Do Americans lose trust in the Supreme Court?


In the 1832 case dubbed Worcester 1832, a case dubbed Worcester. Georgia, the Supreme
Court ruled that the Cherokee Nation constituted a sovereign entity that had rights in its territory,
which can not be overruled by the state government. President Andrew Jackson supported the
confiscation of Native land, and was furious at Chief Justice John Marshall’s decision according
to reports that “Marshall has taken his decision, and now let him apply the ruling.”

The exact words Jackson used to describe his response are likely to be apocryphal however it
is a good representation of the administration’s response. State authorities continued and
intensified practices of ethnic cleansing endorsed through Jackson along with the government of
the United States, shoving those Cherokee as well as other tribal groups from their land in
blatant defiance of Worcester Ruling.

Worcester case highlights one of the most important aspects of the Supreme Court: It only has
authority insofar as the public believes it has. In terms of constitutional law, it is not a
constitutional court. The Court has no power over the president or Congress. It cannot send
troops to war or stop funding for a particular program. It may order other institutions to act
however these orders will only have force if other branches of government and state
governments feel they must adhere to these orders. The Court’s authority rests on its legitimacy

and its legitimacy by a widespread conviction amongst both the public and politicians that
following its instructions is the proper and necessary decision to make.

This legitimacy has gradually diminished in recent years. The unprecedented denial of President
Obama’s Supreme Court nominee Merrick Garland in 2016 and the tense battle over Brett
Kavanaugh’s nomination, the GOP‘s blatant disregard for Garland’s precedent in 2020, the
GOP’s brazen disregard of Garland ruling in 2020 when it decided to nominate Amy Coney
Barrett after Justice Ruth Bader Ginsburg’s demise and the more radical conservative inclination
of Court rulings have come together to sever the notion of it is the Court is somehow superior to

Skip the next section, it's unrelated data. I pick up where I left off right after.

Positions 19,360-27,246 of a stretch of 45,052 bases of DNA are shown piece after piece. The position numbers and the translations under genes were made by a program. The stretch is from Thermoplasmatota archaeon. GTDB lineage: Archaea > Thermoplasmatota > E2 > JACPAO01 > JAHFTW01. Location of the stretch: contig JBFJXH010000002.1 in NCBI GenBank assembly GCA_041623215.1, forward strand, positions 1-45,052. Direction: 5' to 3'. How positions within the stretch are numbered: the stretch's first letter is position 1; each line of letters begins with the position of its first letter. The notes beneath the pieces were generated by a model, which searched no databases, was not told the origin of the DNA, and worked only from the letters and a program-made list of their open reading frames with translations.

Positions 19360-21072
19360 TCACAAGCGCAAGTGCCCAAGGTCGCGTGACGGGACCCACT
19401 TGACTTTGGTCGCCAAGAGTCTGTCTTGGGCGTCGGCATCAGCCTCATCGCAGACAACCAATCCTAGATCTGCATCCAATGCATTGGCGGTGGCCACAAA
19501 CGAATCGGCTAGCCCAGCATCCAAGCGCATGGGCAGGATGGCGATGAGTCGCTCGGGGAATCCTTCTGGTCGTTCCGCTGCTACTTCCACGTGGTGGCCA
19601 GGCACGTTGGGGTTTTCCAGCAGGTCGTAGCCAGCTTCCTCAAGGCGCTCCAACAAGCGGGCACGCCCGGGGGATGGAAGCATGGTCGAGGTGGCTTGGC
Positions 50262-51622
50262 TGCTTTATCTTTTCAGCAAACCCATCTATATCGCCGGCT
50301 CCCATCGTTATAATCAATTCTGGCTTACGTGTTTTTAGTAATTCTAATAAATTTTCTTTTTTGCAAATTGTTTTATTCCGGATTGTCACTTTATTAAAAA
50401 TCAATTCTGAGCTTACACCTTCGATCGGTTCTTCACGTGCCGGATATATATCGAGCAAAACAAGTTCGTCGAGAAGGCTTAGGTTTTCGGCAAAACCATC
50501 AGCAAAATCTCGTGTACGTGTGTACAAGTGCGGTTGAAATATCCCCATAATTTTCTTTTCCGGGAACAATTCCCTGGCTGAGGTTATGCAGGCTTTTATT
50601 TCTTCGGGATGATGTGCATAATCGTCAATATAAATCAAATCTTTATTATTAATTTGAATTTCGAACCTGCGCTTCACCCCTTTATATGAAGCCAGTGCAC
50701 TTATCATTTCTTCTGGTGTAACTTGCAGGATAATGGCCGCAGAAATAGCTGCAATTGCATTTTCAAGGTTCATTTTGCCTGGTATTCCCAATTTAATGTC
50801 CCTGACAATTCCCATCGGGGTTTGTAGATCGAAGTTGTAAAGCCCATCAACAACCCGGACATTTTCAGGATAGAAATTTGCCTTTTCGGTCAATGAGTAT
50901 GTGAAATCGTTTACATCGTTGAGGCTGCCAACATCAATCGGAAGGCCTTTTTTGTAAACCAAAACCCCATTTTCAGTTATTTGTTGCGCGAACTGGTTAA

the political sphere. This has led to the majority of Americans being in favor of radical reforms to
the Court The majority of voters are in favor of limiting the length of their term for justices, while
a 45 percent majority favors packing or expanding the Court.

Justice Samuel Alito’s draft opinion, which would rule against Roe V. Wade, If it is issued, could
be another major attack on Court credibility. The issue isn’t only that the majority of Americans
are opposed to the decision, though they are likely to. The process that was the basis for this
decision has been repeatedly exposed by that the Court as a vehicle to be used for political gain
through various means.

In that light, an aversion to the most controversial recent Supreme Court ruling — which set a
50-year precedent that has an enduring majority of backing is likely to be felt different than the
previous controversial Court decisions. The consequences could be devastating and
long-lasting, and even more so than political decisions such as Bush and Gore. Gore.

While it’s tempting to celebrate the loss of the Court’s credibility considering its history, it is
important to note that the Worcester instance ought to give us pause. Within the American
system in the United States, for better or worse it is the Court that is supposed to act as the
ultimate arbiter in political disputes. If it’s not legitimate enough to perform this function and is
not able to do so, it could set the conditions for a constitutional emergency, particularly when
former president Donald Trump runs again in 2024.

What if the Court were to overturn Roe will affect the legitimacy of the Court?

Political scientists who research the factors that determine Court legitimacy generally conclude
that it comes from the belief of Courts are not political bodies. The court cannot be considered a
political entity. The notion that justices interpret laws to their best ability and not just provide a
reason to impose their own political views is essential to the trust of the public in the Court’s
institution in general.

For decades, this notion has been widely accepted by the American public which has allowed
the Court to make controversial decisions.

In the case of Bush v. Gore, for instance in 2000’s Bush v. Gore, for instance, the Court was
divided into transparently political lines in order to propel George W. Bush to the presidency,

causing a furor to almost the whole Democratic Party. However, the damage wasn’t lasting: A
study from 2007 discovered the following “the Court seems as widely respected today as it was
10 years ago,” without significant differences in partisanship. The best indicator of the
trustworthiness of the Court was not a political affiliation but rather the individual’s commitment
to the rule of law.

Since then in the last few years, it has become clear that the American democratic system of
government has fallen into a swath of disintegration. The increasing polarization of the political
system has caused people on both sides of the aisle to see politics as more than a zero-sum
game; the growing distrust of traditional institutions, especially on the Republican side, has led
to the general decline in trust in the federal government.

In the theory of things theory, the Court could be able to weather the headwinds of
anti-establishment. However, since 2016 Republicans took a variety of actions that have made it